In a world where “more” is generally considered “better” and our senses are often overwhelmed with the glitz and glitter of modern living, one composer, Takashi Suzuki is taking an opposite approach and expressing in his music a level of unadorned simplicity and minimalism that is rare. Perhaps it is his Japanese heritage that gives him an appreciation for Zen-like serene spaciousness, but that is what the listener can expect in his latest release, Cycle. It’s been about a year since I reviewed his debut CD “Resonance,” and the new one follows closely on its heels, both chronologically and stylistically. Takashi’s first album was well received by listeners as well as in the media, and went on to be awarded Best Ambient Album for 2011 by Zone Music Reporter.
His press release mentions how he “sculpts synthesized soundscapes into soothing yet mildly adventurous portraits that work equally well as sonic wallpaper or immersive listening.” An interesting perspective, considering that Takashi not only worked with sculpture as an art-form for many years, but also taught it at The Chelsea School of Art and Design in London. In addition to also being a painter, he was originally an architect, both of which may play a role in the unique way he constructs his recordings. In his words: “Each tune was influenced in succession of the previous tune. My paintings are done in the same way that when one piece is finished, I then move on to the next. Therefore, the album was made in a sequence during a period of 4 months without breaks.” The tracks are simply entitled “Episode 1,” “Episode 2,” “Episode 3,” and so on. I also noticed that as a visual artist he often works in monochromatic motifs, and a similar sonic quality is reflected to some degree in his music as well.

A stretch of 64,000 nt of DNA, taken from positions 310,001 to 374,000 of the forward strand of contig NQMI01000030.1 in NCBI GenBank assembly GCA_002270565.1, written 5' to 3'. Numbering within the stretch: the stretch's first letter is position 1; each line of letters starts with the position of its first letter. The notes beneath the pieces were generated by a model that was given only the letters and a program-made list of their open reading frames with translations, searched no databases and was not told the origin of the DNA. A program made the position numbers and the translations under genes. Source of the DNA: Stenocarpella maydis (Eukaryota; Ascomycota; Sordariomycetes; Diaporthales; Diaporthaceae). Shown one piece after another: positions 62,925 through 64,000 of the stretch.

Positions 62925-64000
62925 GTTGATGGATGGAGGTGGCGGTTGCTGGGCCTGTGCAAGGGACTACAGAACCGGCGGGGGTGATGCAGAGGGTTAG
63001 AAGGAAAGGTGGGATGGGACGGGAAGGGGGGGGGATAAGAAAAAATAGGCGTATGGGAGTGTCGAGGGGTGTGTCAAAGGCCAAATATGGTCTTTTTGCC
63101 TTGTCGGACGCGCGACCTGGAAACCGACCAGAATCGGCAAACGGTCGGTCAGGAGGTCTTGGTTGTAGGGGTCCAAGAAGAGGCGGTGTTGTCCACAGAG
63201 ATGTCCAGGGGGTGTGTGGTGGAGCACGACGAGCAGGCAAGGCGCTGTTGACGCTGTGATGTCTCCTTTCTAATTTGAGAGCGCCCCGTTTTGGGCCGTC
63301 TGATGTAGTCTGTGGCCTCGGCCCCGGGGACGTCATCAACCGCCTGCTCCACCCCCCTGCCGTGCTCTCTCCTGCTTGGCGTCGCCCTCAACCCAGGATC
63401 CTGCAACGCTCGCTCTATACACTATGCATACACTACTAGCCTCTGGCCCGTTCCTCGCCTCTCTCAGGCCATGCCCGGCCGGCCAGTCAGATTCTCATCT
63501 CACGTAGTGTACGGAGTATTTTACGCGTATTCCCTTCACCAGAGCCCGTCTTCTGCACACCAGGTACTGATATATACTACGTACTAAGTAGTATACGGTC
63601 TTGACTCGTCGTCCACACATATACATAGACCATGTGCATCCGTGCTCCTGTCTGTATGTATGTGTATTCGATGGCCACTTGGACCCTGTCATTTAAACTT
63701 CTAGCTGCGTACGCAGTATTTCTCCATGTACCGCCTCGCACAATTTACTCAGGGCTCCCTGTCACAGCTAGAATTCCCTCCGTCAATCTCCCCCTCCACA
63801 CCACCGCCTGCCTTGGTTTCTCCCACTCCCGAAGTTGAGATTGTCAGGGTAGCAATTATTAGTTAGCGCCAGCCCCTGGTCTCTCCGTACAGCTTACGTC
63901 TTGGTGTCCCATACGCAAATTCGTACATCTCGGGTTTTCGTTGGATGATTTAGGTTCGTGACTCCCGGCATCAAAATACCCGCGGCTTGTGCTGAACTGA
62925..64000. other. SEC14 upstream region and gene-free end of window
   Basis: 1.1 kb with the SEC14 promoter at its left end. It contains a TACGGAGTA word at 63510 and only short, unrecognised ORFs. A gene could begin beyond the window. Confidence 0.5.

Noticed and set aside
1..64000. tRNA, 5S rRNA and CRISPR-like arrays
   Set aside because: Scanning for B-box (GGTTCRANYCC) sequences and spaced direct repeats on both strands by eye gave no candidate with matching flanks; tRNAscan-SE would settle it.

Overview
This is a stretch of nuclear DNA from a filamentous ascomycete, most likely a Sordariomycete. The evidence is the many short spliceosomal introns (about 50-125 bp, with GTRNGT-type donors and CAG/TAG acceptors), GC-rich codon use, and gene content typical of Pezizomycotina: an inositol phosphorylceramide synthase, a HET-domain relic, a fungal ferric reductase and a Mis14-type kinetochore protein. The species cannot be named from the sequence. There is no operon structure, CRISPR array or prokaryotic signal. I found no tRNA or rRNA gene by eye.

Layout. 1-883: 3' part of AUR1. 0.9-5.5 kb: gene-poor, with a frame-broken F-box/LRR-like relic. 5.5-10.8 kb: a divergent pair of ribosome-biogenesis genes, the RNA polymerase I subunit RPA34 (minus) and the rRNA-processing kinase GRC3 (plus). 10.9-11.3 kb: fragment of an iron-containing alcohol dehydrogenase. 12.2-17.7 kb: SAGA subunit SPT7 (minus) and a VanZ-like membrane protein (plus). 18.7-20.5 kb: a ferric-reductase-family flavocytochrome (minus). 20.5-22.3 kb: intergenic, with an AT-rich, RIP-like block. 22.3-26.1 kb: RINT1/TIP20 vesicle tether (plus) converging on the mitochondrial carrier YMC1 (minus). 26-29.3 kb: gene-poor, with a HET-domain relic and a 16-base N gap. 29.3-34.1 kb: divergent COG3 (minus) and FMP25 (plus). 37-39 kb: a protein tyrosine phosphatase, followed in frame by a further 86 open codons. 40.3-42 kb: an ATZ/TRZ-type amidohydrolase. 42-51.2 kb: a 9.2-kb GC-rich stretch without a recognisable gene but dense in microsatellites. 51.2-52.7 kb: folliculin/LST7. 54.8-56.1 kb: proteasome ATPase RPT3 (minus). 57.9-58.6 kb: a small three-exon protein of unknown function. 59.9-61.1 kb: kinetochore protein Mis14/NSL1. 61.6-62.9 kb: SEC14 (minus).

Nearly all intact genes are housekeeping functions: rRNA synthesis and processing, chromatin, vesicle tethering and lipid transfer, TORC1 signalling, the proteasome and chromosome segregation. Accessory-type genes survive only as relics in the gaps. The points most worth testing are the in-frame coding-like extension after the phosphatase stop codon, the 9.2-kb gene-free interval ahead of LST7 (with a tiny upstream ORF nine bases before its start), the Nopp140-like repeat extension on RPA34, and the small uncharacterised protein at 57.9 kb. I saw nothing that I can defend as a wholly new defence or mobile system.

As mentioned, the overall sound has an expansive ambience that is more about creating an atmosphere than maintaining our focus with melody or rhythm, although there are slight traces of those elements occasionally. Following in the comparison to Zen, the music is more about “being” than “doing.” Synthesizers provide the medium he creates his “ambient tone poems” with. The waves and washes of sound can best be described as floating, dreamy, and atmospheric and lend themselves to meditative states and quiet reflection. Looking out my window while listening to Cycles for the first time, I watched the fog rolling in across the San Francisco Bay and appreciated what a perfect soundtrack the music made for that scene.
While many of Takashi’s synthesizer tones are long sustained sounds such as strings, choirs, and drones, he sparingly adds other elements, such as on the third track with its bell-like electric piano that brought to mind the classic sound of Steven Halpern. Also on the final track, which is enhanced by an arpeggiated keyboard pattern and gentle rhythmic track providing a sense of forward motion – a lovely way to bring the album to a close. The music on this album reminds me of an elegantly simple meal that is slow-cooked in a pot for hours where the ingredients and flavors blend into each other rather than a smörgåsbord where many diverse tastes vie for our attention. But culinary analogies aside, the music of Takashi Suzuki creates a sonic environment of serene spaciousness and peaceful presence.